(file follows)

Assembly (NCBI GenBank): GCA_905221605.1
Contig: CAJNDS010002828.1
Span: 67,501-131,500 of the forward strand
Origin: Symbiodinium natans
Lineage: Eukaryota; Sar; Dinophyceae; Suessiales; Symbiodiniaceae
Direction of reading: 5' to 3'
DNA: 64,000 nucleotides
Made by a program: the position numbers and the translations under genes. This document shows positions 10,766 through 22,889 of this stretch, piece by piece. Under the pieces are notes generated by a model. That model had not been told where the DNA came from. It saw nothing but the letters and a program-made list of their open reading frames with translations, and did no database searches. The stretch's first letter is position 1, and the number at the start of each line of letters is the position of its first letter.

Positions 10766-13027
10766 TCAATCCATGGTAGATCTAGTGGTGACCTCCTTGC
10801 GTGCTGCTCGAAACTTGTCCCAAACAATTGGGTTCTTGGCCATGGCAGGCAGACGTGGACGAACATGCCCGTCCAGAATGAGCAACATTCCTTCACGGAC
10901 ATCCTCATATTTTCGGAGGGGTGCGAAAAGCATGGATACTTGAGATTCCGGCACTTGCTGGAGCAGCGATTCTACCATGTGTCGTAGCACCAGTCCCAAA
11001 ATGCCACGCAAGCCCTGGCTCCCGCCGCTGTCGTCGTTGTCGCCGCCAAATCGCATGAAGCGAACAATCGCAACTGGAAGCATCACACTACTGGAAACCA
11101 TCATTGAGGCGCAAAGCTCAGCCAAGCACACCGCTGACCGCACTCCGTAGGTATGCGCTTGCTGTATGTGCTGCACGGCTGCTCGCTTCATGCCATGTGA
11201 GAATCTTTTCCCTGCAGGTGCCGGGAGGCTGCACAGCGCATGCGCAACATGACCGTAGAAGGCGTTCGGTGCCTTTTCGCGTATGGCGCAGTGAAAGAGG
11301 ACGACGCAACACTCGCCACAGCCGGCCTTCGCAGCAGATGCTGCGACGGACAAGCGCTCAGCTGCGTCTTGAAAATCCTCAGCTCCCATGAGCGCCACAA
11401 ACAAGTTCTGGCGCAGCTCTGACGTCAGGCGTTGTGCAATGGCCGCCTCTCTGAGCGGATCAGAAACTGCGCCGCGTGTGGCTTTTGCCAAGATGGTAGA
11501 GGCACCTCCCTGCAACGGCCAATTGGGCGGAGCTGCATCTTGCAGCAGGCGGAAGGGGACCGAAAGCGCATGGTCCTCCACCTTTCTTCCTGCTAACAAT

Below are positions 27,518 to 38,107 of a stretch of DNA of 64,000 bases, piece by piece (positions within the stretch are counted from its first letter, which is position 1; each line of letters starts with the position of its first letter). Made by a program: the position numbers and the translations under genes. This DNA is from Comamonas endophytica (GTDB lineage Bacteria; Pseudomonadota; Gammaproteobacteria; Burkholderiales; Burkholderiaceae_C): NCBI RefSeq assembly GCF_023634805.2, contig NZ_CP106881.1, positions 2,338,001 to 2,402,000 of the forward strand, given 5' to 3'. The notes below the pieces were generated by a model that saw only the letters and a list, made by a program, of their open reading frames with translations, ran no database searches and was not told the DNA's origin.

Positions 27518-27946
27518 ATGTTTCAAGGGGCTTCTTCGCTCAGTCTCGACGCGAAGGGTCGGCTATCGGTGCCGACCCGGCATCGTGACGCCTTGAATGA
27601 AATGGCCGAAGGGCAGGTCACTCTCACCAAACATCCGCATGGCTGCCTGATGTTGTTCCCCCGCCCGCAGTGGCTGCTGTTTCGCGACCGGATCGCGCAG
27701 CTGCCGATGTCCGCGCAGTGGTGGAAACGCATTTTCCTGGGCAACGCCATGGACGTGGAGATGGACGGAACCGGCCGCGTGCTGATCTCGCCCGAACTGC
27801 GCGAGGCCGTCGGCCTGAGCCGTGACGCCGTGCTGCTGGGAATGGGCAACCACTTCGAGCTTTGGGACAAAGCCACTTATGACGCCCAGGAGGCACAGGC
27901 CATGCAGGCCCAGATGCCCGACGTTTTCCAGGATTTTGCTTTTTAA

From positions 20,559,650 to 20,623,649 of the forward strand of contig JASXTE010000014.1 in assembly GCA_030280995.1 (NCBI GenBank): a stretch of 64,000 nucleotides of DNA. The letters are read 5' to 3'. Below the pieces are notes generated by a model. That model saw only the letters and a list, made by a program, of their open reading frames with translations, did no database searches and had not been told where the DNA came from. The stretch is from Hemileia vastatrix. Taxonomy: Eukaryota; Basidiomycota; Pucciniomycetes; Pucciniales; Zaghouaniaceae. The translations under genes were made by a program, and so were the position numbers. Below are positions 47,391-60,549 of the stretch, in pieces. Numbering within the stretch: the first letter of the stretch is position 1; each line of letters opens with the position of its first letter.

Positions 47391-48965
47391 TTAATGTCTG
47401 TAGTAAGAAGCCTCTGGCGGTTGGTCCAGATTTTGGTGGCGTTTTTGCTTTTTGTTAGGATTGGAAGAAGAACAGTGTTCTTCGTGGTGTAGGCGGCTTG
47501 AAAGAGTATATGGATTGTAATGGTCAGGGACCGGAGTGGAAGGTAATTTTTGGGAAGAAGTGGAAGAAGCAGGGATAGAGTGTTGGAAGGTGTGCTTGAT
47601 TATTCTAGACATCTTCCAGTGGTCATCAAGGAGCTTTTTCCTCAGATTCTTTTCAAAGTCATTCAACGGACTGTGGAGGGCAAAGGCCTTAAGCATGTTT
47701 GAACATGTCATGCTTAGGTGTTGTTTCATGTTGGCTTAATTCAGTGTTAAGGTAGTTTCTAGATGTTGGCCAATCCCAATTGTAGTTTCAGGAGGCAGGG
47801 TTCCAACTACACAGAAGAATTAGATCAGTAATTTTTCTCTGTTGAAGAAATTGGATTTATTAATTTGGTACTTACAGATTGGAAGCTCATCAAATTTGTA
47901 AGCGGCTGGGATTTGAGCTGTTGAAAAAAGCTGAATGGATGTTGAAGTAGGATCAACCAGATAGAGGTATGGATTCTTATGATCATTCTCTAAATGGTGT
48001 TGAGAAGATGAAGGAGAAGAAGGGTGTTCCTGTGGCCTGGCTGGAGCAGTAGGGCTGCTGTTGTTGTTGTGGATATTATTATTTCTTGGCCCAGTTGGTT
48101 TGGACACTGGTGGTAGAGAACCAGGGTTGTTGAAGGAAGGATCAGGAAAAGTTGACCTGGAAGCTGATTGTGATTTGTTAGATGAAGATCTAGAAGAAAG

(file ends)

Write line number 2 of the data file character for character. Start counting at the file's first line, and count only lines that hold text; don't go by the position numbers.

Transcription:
Contig: CAJNDS010002828.1